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College graduates expect higher salaries than ever before, and it could signal that America’s shrinking middle class is in trouble

December 20, 2022, 7:31 PM UTC
woman shakes hands for job interview
The minimum wage that workers would consider changing jobs keeps jumping.
alvarez—Getty Images

If you’ve got a “now hiring” sign in the window, you may want to reevaluate how much you’re willing to pay that new employee—especially if they have a degree. 

It turns out that the lowest wage, on average, that workers with college degrees will accept is now $92,100, according to the Federal Reserve Bank of New York’s November 2022 SCE Labor Market Survey released Monday. 

While what average-wage Americans would accept to change jobs (known as the “reservation wage") has been trending steadily upward since 2017, the tightened labor market during the COVID-19 pandemic sent it spiking. Among all workers, the average reservation wage was $73,667 last month, an increase from $72,873 recorded in July 2022. 

Employed Americans are driving these higher wage expectations, especially since March 2020, when the pandemic first hit. Among employed workers, the average reservation wage increased by 19.4% between then and November 2022. In that same time span, wage expectations jumped by only 12% for unemployed Americans.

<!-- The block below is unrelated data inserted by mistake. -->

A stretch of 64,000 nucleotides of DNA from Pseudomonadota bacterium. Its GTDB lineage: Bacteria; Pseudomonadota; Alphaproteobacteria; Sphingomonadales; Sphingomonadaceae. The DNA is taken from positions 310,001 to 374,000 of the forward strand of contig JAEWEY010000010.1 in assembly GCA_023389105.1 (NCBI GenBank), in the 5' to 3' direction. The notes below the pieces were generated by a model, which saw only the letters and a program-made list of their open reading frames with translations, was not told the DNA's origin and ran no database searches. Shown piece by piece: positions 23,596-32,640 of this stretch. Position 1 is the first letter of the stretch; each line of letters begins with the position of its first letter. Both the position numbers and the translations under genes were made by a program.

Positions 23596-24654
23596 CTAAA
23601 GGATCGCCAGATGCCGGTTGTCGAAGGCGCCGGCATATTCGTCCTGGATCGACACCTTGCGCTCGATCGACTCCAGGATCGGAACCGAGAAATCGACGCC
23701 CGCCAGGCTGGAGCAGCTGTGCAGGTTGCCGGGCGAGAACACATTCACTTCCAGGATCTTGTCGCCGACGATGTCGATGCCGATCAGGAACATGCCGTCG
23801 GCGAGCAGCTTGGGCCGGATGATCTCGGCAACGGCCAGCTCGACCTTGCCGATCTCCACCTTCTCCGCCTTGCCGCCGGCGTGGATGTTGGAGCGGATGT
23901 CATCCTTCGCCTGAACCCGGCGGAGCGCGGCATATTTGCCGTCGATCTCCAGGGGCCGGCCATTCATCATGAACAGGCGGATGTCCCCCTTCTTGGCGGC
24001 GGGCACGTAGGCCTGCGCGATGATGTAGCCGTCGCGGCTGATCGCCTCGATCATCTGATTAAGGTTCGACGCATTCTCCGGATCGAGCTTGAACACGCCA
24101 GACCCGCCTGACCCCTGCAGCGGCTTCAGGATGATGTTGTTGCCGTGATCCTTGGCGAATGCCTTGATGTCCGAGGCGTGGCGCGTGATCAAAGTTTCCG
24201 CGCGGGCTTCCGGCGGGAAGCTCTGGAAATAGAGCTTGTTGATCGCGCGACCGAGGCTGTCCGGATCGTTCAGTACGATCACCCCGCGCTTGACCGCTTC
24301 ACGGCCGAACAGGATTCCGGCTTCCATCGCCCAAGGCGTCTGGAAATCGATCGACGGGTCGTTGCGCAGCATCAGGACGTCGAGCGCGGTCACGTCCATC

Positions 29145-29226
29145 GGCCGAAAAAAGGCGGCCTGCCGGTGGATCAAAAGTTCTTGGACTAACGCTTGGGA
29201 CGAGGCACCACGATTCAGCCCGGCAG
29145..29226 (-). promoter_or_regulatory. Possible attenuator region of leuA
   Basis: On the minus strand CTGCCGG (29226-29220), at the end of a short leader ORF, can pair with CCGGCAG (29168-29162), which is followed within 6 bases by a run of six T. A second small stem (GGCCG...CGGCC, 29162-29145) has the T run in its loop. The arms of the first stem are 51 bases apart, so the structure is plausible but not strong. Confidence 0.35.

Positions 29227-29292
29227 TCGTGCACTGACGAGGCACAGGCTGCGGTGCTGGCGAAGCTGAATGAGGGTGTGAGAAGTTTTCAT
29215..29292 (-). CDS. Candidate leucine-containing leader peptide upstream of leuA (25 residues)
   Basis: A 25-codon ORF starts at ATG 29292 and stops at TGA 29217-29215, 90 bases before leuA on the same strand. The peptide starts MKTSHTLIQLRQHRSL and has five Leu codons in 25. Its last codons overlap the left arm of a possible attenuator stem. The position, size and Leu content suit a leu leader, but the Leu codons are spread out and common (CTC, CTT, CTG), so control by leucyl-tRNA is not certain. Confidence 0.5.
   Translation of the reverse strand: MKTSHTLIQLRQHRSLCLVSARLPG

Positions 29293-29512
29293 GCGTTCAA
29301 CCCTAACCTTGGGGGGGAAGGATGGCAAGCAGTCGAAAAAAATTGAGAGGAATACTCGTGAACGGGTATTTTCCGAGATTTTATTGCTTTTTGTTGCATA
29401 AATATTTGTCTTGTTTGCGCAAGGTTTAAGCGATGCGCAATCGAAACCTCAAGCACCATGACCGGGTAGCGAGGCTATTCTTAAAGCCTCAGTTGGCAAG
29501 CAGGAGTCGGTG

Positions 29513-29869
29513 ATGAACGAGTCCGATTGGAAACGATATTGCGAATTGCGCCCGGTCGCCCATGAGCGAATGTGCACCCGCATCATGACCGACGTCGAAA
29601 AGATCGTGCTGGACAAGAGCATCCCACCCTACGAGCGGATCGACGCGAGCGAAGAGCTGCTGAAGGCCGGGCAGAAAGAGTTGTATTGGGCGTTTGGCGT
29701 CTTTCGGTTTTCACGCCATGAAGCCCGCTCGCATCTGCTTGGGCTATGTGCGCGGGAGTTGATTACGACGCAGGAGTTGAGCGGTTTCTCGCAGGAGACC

The number of open jobs is certainly helping to boost these wage expectations. At the end of October, there were 1.7 jobs available for every unemployed worker, which means that workers can be more picky—and demand higher wages. 

High inflation is also likely playing a role in workers continuing to push for better compensation. With annual inflation hitting 7.1% in November, Americans’ purchasing power is getting squeezed. Average hourly earnings increased annually by 5.1% that month—up to an average wage of $32.82 per hour, or roughly $63,000 a year. These increases haven’t exactly kept pace with price increases. When adjusted for inflation, real wages in the third quarter of 2022 actually fell by 3% year over year, according to the Payscale Index

Interestingly, while workers do have higher wage expectations now, they’re also prioritizing benefits to increase their spending power, New York Fed researchers found.

The struggle among workers to obtain wages that actually keep pace with inflation is just one reason many Americans now believe it’s harder to be part of the middle class. Even though incomes have continued to rise, those who can consider themselves middle-class (at least in a financial sense) have shrunk in the past five decades, according to Pew. 

This year, about 38% of all Americans consider themselves middle class, while 14% refer to themselves as upper-middle class, per survey data released by Gallup in May

Many Americans saw wealth gains that fueled a pandemic boom: Data from Bloomberg and economists at the University of California, Berkeley, found those whose average real wealth falls in the 50th to 90th percentile (or the middle 40% of the population) hitting $393,300 during March 2022.

Sadly, it now looks like that was the peak—and since then, middle-class wealth fell about 7% as of the end of October thanks to inflation, a down market, and other economic headwinds.

It's no wonder, then, that workers are demanding higher salaries than ever before.

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